MADRID (Reuters) - The leader of Spain’s far-left Podemos party said on Friday he was willing to give up having a post in a coalition government, potentially opening a way out of stalled power-sharing talks with acting Prime Minister Pedro Sanchez’s Socialists.
Sanchez, who won the most seats but fell short of a majority in a parliamentary election in April, hopes to be sworn in as prime minister in a parliamentary vote next week and even with Podemos’s support he will still needs some extra votes from other parties.
If he loses the vote, a two-month countdown will begin until a new election is held.
On Thursday Sanchez ruled out having Podemos’ leader Pablo Iglesias in his cabinet, citing differences on issues including how to handle Catalonia’s independence drive. Sanchez said he had offered to include other qualified people from Podemos as requested by that party.
Podemos accepted Sanchez’s condition on Friday.
“I shouldn’t be the excuse for the Socialists to justify why there will be no coalition of the left. Whether I’m in the cabinet or not will not be a problem as long as there are no more vetos and Podemos’ presence in the government reflects the votes we have won,” Iglesias said on Twitter.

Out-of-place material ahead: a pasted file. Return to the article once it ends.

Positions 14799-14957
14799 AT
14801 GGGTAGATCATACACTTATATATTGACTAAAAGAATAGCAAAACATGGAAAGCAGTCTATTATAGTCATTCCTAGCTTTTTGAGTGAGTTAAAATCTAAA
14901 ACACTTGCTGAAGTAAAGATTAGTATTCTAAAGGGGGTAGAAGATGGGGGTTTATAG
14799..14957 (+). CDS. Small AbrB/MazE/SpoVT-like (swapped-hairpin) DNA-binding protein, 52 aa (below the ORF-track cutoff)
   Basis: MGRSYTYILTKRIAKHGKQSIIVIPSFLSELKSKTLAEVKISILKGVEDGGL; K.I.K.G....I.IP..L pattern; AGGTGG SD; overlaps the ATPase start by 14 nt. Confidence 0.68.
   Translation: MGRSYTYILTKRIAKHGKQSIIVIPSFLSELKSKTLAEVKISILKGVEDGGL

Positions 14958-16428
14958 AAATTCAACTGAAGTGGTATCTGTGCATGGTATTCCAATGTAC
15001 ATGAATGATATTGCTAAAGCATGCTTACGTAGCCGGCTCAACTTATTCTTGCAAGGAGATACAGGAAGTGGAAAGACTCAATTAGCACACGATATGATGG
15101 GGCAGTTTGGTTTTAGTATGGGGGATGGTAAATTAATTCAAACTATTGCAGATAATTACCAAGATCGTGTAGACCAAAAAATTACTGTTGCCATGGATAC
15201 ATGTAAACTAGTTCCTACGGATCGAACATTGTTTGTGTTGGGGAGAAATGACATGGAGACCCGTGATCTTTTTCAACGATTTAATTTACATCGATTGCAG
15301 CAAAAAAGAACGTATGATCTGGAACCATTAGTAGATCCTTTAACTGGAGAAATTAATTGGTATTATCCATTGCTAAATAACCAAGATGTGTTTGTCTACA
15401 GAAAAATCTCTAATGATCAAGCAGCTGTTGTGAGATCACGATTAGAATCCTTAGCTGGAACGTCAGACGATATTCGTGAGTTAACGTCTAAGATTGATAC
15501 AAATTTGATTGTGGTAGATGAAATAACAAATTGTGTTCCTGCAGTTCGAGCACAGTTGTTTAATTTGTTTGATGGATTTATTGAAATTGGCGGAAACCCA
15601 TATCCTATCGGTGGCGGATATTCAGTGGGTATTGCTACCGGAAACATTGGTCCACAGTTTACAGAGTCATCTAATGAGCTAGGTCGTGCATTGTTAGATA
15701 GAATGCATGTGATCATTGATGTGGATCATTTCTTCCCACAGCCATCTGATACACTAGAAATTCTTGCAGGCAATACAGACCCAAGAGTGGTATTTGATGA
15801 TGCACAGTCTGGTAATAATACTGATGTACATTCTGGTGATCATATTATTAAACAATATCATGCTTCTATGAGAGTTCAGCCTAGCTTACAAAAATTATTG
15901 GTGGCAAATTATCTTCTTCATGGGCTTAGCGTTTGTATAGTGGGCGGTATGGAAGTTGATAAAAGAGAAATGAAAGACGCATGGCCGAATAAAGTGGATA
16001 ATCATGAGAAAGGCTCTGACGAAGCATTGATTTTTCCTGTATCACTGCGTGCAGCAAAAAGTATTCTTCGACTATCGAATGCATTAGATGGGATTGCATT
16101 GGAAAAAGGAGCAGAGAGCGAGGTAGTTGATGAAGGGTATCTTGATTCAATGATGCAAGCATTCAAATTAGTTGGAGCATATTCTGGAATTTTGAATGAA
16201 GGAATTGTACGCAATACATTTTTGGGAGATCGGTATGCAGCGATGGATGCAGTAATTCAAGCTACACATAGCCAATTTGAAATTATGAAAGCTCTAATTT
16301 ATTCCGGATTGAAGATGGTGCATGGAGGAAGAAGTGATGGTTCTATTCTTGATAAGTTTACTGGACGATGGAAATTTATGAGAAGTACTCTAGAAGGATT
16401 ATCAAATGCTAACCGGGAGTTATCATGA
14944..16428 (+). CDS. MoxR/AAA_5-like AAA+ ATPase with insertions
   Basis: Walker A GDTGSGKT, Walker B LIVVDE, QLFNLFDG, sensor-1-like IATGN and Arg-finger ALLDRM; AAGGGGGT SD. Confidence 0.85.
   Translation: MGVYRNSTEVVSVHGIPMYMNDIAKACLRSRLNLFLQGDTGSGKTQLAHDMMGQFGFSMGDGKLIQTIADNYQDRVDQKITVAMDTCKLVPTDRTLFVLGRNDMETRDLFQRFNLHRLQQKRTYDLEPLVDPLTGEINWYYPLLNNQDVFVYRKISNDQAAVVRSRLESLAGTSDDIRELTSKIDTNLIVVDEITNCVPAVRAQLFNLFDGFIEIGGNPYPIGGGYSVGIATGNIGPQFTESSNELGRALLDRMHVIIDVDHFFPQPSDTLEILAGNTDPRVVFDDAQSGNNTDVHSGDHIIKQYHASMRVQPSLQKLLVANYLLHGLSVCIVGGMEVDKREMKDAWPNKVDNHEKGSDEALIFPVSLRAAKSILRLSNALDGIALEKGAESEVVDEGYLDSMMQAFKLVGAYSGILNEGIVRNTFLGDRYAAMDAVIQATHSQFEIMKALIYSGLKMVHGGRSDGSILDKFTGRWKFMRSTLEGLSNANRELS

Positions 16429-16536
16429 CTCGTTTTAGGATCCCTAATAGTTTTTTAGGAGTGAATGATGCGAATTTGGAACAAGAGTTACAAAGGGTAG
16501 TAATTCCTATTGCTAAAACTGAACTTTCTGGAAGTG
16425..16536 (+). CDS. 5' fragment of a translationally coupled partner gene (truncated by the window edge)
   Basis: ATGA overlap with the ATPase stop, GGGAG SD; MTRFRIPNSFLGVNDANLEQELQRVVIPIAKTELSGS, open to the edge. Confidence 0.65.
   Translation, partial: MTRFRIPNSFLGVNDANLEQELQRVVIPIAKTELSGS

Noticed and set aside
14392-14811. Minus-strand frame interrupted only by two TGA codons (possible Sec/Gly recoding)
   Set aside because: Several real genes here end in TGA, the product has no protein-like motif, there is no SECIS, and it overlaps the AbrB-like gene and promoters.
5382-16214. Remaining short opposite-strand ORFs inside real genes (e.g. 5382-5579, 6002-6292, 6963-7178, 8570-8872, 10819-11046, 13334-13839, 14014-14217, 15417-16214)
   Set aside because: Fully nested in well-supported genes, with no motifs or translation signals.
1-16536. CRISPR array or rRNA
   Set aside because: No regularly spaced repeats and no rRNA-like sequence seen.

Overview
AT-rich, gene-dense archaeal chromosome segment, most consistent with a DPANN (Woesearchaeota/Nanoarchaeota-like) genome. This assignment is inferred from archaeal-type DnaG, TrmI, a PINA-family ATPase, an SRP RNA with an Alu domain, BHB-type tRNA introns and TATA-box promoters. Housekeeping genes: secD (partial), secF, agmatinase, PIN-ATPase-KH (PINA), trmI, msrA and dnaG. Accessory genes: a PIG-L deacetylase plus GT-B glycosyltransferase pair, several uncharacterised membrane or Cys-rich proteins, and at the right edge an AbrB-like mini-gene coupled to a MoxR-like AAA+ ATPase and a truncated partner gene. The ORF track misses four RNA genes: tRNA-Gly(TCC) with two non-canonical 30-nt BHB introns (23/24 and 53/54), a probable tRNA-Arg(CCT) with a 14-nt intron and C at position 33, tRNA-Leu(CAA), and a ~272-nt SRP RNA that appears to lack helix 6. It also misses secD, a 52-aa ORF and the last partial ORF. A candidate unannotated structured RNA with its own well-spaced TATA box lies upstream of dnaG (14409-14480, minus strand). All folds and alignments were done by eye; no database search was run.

After Iglesias’ announcement, Socialist sources said a potential deal between the two parties was possible but stressed that Sanchez would be the one to pick his government team.
“Without vetoes or impositions we can reach an agreement. The prime minister will listen to proposals and will decide the team. Let’s start with the content. First, the program and afterwards the government,” one of the sources said.
An alliance of the Socialists with Podemos, their most natural political ally, would bring Sanchez almost within touching distance of the parliamentary majority he needs.
Podemos wants some key ministerial portfolios in any coalition government, but Sanchez has offered only lower-ranking posts.
Reporting by Sam Edwards, Belen Carreno, Joan Faus; Editing by Gareth Jones; Editing by Frances Kerry and Gareth Jones
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